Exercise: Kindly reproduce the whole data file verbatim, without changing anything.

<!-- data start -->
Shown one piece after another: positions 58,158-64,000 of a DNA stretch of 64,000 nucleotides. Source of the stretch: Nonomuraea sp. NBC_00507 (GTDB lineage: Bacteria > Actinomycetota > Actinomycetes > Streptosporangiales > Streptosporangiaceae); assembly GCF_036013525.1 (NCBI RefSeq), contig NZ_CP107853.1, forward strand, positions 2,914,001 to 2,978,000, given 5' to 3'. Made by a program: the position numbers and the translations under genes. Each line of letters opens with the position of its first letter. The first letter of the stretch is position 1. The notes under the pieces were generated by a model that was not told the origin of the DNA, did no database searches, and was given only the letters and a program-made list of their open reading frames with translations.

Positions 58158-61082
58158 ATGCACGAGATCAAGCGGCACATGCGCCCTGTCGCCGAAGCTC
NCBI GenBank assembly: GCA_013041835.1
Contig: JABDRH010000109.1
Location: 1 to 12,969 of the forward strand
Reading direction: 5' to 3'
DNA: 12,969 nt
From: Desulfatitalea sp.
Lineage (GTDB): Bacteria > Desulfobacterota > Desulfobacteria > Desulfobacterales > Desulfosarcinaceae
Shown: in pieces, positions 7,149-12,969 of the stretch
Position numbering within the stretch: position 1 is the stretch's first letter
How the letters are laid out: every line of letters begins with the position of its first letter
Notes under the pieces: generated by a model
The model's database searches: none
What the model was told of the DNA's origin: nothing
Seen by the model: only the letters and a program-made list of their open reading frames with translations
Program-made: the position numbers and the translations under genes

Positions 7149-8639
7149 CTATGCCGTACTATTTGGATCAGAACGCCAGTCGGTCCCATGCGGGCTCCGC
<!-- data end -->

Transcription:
Shown one piece after another: positions 58,158-64,000 of a DNA stretch of 64,000 nucleotides. Source of the stretch: Nonomuraea sp. NBC_00507 (GTDB lineage: Bacteria > Actinomycetota > Actinomycetes > Streptosporangiales > Streptosporangiaceae); assembly GCF_036013525.1 (NCBI RefSeq), contig NZ_CP107853.1, forward strand, positions 2,914,001 to 2,978,000, given 5' to 3'. Made by a program: the position numbers and the translations under genes. Each line of letters opens with the position of its first letter. The first letter of the stretch is position 1. The notes under the pieces were generated by a model that was not told the origin of the DNA, did no database searches, and was given only the letters and a program-made list of their open reading frames with translations.

Positions 58158-61082
58158 ATGCACGAGATCAAGCGGCACATGCGCCCTGTCGCCGAAGCTC
NCBI GenBank assembly: GCA_013041835.1
Contig: JABDRH010000109.1
Location: 1 to 12,969 of the forward strand
Reading direction: 5' to 3'
DNA: 12,969 nt
From: Desulfatitalea sp.
Lineage (GTDB): Bacteria > Desulfobacterota > Desulfobacteria > Desulfobacterales > Desulfosarcinaceae
Shown: in pieces, positions 7,149-12,969 of the stretch
Position numbering within the stretch: position 1 is the stretch's first letter
How the letters are laid out: every line of letters begins with the position of its first letter
Notes under the pieces: generated by a model
The model's database searches: none
What the model was told of the DNA's origin: nothing
Seen by the model: only the letters and a program-made list of their open reading frames with translations
Program-made: the position numbers and the translations under genes

Positions 7149-8639
7149 CTATGCCGTACTATTTGGATCAGAACGCCAGTCGGTCCCATGCGGGCTCCGC